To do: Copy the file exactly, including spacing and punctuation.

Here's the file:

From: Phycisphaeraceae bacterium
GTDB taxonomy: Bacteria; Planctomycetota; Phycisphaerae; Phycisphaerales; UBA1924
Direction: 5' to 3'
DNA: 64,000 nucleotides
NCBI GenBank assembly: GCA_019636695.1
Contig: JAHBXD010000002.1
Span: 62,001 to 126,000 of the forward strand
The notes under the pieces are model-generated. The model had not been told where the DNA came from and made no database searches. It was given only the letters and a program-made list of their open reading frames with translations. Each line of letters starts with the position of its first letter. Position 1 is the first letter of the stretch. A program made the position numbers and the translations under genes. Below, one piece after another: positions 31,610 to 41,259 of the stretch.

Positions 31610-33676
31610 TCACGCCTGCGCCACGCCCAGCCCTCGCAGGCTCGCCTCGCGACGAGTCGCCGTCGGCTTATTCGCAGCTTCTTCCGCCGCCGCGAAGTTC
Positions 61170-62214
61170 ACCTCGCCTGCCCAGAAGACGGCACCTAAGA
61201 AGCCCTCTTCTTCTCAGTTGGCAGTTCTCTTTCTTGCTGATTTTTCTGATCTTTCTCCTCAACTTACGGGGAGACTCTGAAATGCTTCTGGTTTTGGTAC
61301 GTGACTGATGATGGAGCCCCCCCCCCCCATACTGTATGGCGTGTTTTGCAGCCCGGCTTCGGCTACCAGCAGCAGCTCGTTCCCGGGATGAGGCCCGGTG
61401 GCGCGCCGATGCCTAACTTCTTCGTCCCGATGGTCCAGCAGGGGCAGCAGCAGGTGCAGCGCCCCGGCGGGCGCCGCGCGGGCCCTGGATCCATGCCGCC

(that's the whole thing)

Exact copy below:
From: Phycisphaeraceae bacterium
GTDB taxonomy: Bacteria; Planctomycetota; Phycisphaerae; Phycisphaerales; UBA1924
Direction: 5' to 3'
DNA: 64,000 nucleotides
NCBI GenBank assembly: GCA_019636695.1
Contig: JAHBXD010000002.1
Span: 62,001 to 126,000 of the forward strand
The notes under the pieces are model-generated. The model had not been told where the DNA came from and made no database searches. It was given only the letters and a program-made list of their open reading frames with translations. Each line of letters starts with the position of its first letter. Position 1 is the first letter of the stretch. A program made the position numbers and the translations under genes. Below, one piece after another: positions 31,610 to 41,259 of the stretch.

Positions 31610-33676
31610 TCACGCCTGCGCCACGCCCAGCCCTCGCAGGCTCGCCTCGCGACGAGTCGCCGTCGGCTTATTCGCAGCTTCTTCCGCCGCCGCGAAGTTC
Positions 61170-62214
61170 ACCTCGCCTGCCCAGAAGACGGCACCTAAGA
61201 AGCCCTCTTCTTCTCAGTTGGCAGTTCTCTTTCTTGCTGATTTTTCTGATCTTTCTCCTCAACTTACGGGGAGACTCTGAAATGCTTCTGGTTTTGGTAC
61301 GTGACTGATGATGGAGCCCCCCCCCCCCATACTGTATGGCGTGTTTTGCAGCCCGGCTTCGGCTACCAGCAGCAGCTCGTTCCCGGGATGAGGCCCGGTG
61401 GCGCGCCGATGCCTAACTTCTTCGTCCCGATGGTCCAGCAGGGGCAGCAGCAGGTGCAGCGCCCCGGCGGGCGCCGCGCGGGCCCTGGATCCATGCCGCC